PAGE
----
All goats should be allowed to express natural behaviours. Behaviour refers to the way that an animal acts. An important type of behaviour that an animal expresses are those that are instinctive (what they would typically do in the wild). Enough space, proper shelter and housing, as well as company of the animal's own kind, encourages the expression of natural behaviours.
This law is called the Animal Welfare Act. The Animal Welfare Act outlines how people must take care of and act towards animals in New Zealand. The Ministry for Primary Industries (MPI), the Police and SPCA work together to make sure people in New Zealand follow these laws.
Under the Animal Welfare Act, all animal guardians (owners) are responsible for making sure the welfare needs of animals in their care are met. Learning about the Five Domains helps us to understand these welfare needs and how we can make sure we provide these. One of the Five Domains is Behaviour. In this section you will learn about this domain and how you can make sure your goats receive the exercise and enrichment they need to express their natural behaviours.
Goats are naturally curious animals who love to explore their surroundings and discover new things. They will often try to do whatever it takes to get to something that looks interesting.
They particularly like exploring around for food, as they are browsers and like lots of variety of food. Goats are also very good at reaching up high to look around and explore - they do this by standing on their back legs and sniffing around and reaching for food. They also have very good balance.
Goats will use their mouth to investigate new surroundings and nibble on items that look exciting. Being a good goat guardian (owner) means you should provide opportunity for your goat to explore and investigate. You should try to replace items in your goats housing area every now and then or move them around to new areas to help with this.
For example, you can drape loose branches over trees or other areas and your goat will enjoy reaching for it and stripping the bark off it. You could also try giving your goats items like large empty barrels, large balls, and children’s plastic playsets. You could even make a see-saw which your goat will love.
Goats are browsers which mean they enjoy searching for the best food they can find. They also enjoy variety in their diet and eating their food in new, exciting ways.
Although your goat's hay should be stored in a hay rack so it doesn’t get dirty, you can always present your goat's greenery in new and exciting ways. Goats also stand on their back legs a lot when browsing in the wild, so you could also try putting some food in trees (just not too high) or draping branches or roots over tree branches that your goat has to reach. This will make meal times exciting and fun for your goat.
Goat hooves are specially designed for climbing and exploring. In the wild goats can climb very steep mountains and even climb trees and will do this for a big part of their day. You should give your goat some items in its environment which it can climb on and climb up. Items which are good for goats to climb could include:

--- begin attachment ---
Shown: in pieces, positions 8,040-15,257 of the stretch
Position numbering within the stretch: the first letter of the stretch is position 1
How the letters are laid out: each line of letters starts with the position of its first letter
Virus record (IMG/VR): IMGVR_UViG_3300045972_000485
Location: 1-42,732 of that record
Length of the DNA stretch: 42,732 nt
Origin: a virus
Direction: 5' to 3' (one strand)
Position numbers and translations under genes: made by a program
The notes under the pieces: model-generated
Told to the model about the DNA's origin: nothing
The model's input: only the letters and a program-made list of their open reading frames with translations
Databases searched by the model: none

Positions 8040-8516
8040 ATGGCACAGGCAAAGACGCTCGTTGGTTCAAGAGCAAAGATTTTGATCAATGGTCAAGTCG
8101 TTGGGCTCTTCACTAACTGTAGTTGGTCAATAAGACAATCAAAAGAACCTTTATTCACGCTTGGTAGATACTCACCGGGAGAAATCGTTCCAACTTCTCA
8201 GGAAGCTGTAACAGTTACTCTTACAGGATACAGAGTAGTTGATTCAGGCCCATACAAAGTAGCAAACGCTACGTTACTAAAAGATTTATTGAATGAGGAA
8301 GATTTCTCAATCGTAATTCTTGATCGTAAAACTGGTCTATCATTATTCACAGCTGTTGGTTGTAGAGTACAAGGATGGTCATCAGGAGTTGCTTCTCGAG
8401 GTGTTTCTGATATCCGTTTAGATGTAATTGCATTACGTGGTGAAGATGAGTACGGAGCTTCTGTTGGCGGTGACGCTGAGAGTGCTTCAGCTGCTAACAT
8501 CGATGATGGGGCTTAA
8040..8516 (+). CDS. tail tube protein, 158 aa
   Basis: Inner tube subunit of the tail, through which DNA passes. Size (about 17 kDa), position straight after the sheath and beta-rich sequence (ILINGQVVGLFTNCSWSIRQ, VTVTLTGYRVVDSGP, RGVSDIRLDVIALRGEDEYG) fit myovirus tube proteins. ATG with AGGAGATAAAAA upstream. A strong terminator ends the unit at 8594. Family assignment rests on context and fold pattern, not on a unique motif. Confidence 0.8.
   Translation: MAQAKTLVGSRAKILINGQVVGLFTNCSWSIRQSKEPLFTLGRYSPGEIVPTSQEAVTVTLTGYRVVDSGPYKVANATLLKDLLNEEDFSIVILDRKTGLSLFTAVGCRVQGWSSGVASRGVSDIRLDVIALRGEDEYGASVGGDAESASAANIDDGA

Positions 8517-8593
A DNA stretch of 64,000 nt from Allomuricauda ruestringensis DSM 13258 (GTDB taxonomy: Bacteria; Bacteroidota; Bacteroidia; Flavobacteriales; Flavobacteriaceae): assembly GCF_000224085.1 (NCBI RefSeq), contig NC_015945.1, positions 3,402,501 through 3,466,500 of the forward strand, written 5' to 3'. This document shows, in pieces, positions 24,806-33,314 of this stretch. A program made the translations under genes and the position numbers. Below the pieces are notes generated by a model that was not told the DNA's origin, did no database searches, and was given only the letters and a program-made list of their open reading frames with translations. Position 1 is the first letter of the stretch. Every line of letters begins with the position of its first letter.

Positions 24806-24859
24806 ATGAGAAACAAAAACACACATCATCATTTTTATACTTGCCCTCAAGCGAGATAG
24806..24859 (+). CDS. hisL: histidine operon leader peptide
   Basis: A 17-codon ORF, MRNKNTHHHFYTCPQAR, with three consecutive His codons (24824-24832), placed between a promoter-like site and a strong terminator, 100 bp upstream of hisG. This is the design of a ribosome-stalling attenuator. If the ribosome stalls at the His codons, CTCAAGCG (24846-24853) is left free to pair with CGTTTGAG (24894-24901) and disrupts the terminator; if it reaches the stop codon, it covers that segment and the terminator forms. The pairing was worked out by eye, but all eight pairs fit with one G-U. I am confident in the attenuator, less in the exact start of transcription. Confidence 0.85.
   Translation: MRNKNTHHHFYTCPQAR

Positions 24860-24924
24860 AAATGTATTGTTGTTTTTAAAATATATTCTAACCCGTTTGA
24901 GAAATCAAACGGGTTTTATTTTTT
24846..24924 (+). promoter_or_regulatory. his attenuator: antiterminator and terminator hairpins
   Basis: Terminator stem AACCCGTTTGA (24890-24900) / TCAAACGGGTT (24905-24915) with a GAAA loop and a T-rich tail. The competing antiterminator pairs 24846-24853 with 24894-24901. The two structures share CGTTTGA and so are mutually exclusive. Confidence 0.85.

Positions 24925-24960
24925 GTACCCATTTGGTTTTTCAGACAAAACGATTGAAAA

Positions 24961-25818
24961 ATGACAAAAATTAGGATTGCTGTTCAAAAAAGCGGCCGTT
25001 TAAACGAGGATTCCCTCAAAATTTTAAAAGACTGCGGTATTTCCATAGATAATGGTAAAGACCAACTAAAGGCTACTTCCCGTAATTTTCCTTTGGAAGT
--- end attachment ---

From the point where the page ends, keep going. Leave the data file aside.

Goats have very strong hooves and they really enjoy digging. Goats will dig shallow holes in the ground and lay in these to rest, or to dust bathe. Dust bathing is when your goat will roll around in dust or soil, as a way to clean themselves.
If you have a goat as a companion, you should expect it to dig from time to time. You should not tell your goat off for digging, as this is normal behaviour for your goat.
If your family do not want small holes in your yard, you probably should not get a goat! Do not forget to check your fences to make sure there are no holes for your goat(s) to escape under either.
In the wild, goats would be out exploring and walking around for many hours a day to get the nutrients and variety of foods they need for their diet to keep healthy.
If you keep a goat, you should make sure the area they are kept in is big enough so that they can move around a lot during the day, providing exercise and entertainment, whilst searching or browsing for food. Goats can also be trained to go for walks. You can train your goat to get used to wearing a collar and harness and lead using positive reinforcement training – this is where you reward your goat with treats or praise for walking on a lead.
Once your goat is used to these items, you can start walking your goat around other areas of your property for a while, so they get a chance to both explore, get some extra exercise, plus browse for food (and maybe eat some weeds along the way).
However, you need to remember to take these off at the end of the walk and not keep them tethered.
Goats are social herd animals and are not usually happy when they are on their own. Guardians should plan for at least two goats that get on well to live together.
It is usually easier to get two goats from the same herd, rather than from separate ones, as introducing new goats to one another can sometimes be difficult. When goats are in a pair or a group, they will have other goats to play, explore, and communicate with.
This will make your goat very happy.